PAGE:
The commercial is for yet another "Specialized" One-A-Day Vitamin, (remember when there used to be ONE? Now there's One-A-Day for Men, One-A-Day for Women, One-A-Day for Seniors....) this one for the daily multivitamin needs of teens:
"One-A-Day Teen Formula has specially blended formulas to fit the special needs of both teen girls and teen boys: For girls, there's a formula to support healthy skin. For boys, there's a formula for healthy muscle growth...."
Um, excuse me? Teenaged girls don't care about healthy muscle growth? Teenaged boys don't care about healthy skin (then what's with all the Stridex commercials I've been seeing for years)?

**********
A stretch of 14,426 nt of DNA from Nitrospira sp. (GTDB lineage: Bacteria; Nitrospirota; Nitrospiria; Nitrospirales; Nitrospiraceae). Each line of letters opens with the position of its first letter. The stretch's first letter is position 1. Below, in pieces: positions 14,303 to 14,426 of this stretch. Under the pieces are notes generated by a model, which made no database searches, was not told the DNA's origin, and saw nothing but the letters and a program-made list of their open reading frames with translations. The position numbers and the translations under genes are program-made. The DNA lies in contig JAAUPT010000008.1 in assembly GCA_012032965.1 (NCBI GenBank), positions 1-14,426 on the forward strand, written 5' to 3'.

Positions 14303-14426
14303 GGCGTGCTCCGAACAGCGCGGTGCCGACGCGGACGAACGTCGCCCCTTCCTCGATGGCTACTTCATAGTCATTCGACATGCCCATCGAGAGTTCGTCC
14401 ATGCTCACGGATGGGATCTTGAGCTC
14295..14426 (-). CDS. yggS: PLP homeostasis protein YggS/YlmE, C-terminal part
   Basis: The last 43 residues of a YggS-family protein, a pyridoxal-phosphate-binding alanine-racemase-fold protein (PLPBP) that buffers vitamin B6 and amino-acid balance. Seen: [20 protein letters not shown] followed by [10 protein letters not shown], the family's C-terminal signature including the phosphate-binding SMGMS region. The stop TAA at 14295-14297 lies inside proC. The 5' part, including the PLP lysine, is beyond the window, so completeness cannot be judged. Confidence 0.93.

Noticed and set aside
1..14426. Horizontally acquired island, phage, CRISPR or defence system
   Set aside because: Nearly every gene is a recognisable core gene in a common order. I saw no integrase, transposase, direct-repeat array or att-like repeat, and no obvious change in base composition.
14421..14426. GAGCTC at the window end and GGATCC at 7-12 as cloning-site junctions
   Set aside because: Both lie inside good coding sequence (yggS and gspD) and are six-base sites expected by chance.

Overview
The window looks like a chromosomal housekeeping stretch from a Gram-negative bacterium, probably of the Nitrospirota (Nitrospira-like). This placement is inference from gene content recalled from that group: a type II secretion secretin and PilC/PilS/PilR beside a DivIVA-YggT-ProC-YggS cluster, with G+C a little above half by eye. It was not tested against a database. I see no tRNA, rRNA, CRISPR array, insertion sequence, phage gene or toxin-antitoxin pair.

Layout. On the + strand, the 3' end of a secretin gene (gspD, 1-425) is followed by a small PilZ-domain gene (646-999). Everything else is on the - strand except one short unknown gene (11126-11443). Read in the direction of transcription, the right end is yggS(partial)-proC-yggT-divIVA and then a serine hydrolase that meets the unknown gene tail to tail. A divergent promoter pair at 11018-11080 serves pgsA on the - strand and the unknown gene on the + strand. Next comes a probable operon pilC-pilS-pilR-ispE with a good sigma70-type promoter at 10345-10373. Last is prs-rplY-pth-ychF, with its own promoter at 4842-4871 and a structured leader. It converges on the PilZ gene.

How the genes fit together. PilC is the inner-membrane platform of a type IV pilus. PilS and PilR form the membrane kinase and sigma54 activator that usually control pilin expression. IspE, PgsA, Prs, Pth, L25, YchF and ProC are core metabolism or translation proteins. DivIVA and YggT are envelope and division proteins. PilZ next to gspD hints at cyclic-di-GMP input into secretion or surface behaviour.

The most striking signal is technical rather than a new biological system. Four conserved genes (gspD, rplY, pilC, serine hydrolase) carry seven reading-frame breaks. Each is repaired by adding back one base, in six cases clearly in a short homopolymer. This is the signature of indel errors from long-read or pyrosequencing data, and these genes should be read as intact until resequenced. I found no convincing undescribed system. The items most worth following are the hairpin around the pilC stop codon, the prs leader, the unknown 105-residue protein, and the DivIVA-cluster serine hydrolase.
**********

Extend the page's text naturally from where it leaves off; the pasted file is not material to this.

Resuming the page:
Apparently not- I guess that when boys shop for a multivitamin, they think "which one will help me get stronger muscles to help support my growing body and skeletal structure?" and when girls shop for a multivitamin they think "which one will keep me looking hot, so I can attract boys?"
A few years ago, I saw an ad for the Sunday Washington Post, which included the line "there's something for everyone in the family." The "wife" in the ad said "I love the Style and Shopping sections," and the "husband" in the ad said "and I love the Front Page and Sports!"
Ugh, come on. Sexism in ads was bad then, and it's bad now. Teenagers of both sexes want healthy skin and strong muscles. There's nothing uniquely "male" about wanting healthy muscles, and there's nothing uniquely "female" about wanting clear, vibrant skin. The good people at One-A-Day ought to give this kind of stereotyping a swift kick into the ashbin of history. It won't be missed.